Although both sides refused to divulge the value of the deal, it is understood that they struck a compromise between the pounds 220m demanded by the German company and the pounds 118m initially offered by ministers.
The deal, one of the biggest agreed by a British government, was sealed after head-to-head negotiations yesterday morning between Stephen Byers, the Secretary of State for Trade and Industry, and Professor Joachim Milberg, the BMW chairman.
The agreement will secure 12,000 jobs at the Midlands plant, although union sources believe the workforce will be reduced through natural wastage. The deal also means that the threat hanging over a further 50,000 jobs that are dependent on the plant has receded.
Management is expected to press ahead with an ambitious pounds 1.7bn programme to build a new range of cars at the site and to modernise the huge factory. A joint statement from the Government, BMW and Rover said that an agreement in principle had been reached, which would secure production of the new medium-sized car at Longbridge. It added that a final agreement depended on BMW board approval on 12 April and the approval of the EU authorities who monitor state aid to industry.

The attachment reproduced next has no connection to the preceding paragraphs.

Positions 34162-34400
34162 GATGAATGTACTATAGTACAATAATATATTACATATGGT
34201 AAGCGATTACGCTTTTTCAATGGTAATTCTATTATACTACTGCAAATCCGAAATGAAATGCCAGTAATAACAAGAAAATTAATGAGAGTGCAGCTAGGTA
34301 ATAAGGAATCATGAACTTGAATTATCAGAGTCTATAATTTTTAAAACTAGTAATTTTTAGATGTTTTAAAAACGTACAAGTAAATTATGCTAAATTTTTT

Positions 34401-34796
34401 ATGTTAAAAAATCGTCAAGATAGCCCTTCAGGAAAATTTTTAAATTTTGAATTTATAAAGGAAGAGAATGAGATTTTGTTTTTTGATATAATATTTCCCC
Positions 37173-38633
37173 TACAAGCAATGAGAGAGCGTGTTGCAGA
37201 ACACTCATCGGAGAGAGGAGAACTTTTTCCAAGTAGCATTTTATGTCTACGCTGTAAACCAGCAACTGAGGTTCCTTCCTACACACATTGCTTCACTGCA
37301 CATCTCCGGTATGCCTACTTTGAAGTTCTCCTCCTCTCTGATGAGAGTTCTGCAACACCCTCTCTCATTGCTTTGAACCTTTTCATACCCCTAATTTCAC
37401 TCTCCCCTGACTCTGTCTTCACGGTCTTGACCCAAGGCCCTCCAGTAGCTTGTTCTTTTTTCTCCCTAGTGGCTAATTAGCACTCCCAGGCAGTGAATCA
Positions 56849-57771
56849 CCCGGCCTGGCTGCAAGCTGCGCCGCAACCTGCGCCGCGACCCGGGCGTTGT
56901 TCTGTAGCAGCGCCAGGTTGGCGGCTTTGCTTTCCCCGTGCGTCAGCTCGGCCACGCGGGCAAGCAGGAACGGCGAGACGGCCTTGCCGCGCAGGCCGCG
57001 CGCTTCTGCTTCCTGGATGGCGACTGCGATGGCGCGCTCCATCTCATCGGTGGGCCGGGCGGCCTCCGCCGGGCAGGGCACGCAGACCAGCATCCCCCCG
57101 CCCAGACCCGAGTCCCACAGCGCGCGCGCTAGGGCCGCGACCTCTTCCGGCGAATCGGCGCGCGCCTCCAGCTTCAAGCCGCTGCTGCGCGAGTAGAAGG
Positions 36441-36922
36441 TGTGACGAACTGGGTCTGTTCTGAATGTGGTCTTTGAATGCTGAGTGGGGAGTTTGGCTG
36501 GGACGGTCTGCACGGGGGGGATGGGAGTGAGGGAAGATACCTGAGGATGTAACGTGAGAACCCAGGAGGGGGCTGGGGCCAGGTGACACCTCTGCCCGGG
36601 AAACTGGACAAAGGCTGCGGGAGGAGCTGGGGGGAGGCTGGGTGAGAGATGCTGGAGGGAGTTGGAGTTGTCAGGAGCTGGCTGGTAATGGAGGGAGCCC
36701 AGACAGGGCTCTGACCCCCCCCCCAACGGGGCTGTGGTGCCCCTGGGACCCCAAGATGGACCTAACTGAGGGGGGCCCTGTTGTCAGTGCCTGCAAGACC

Tony Woodley, the national officer for the motor industry at the Transport and General Workers' Union, said the state aid was tremendous news that removed the "uncertainty, insecurity and anxiety" that had hung over the union's members for the past five months.
Workers at Longbridge could now look forward to a "bright new future", Mr Woodley said. "While we have always been optimistic that a positive outcome would eventually emerge, it is an immense relief that the long dark days of purgatory are over."
Ken Jackson, the general secretary of the Amalgamated Engineering and Electrical Union, said the agreement was good for Longbridge and its workforce. "I was always confident that the Government and BMW would reach a successful conclusion given that the workforce had delivered new flexibility at the plant. The months of despondency are finally over and we can get on with the real job of producing cars that we can be proud of."
It is understood uncertainty over the future of the complex had led to difficulties in the implementation of an agreement to introduce the new working practices - part of the package that secured the plant's future. A Rover source said workers were disinclined to improve productivity while management was threatening to switch production to Hungary.
Mr Byers said the Government's objective had always been to secure the long-term future of Longbridge. "When the details are announced it will show that this deal breaks new ground as far as government support is concerned, not just for the preservation of jobs, but to increase productivity and improve the skills of the workforce." Mr Byers had always maintained that the deal would need to secure good value for taxpayers as well as help the industry to prosper.
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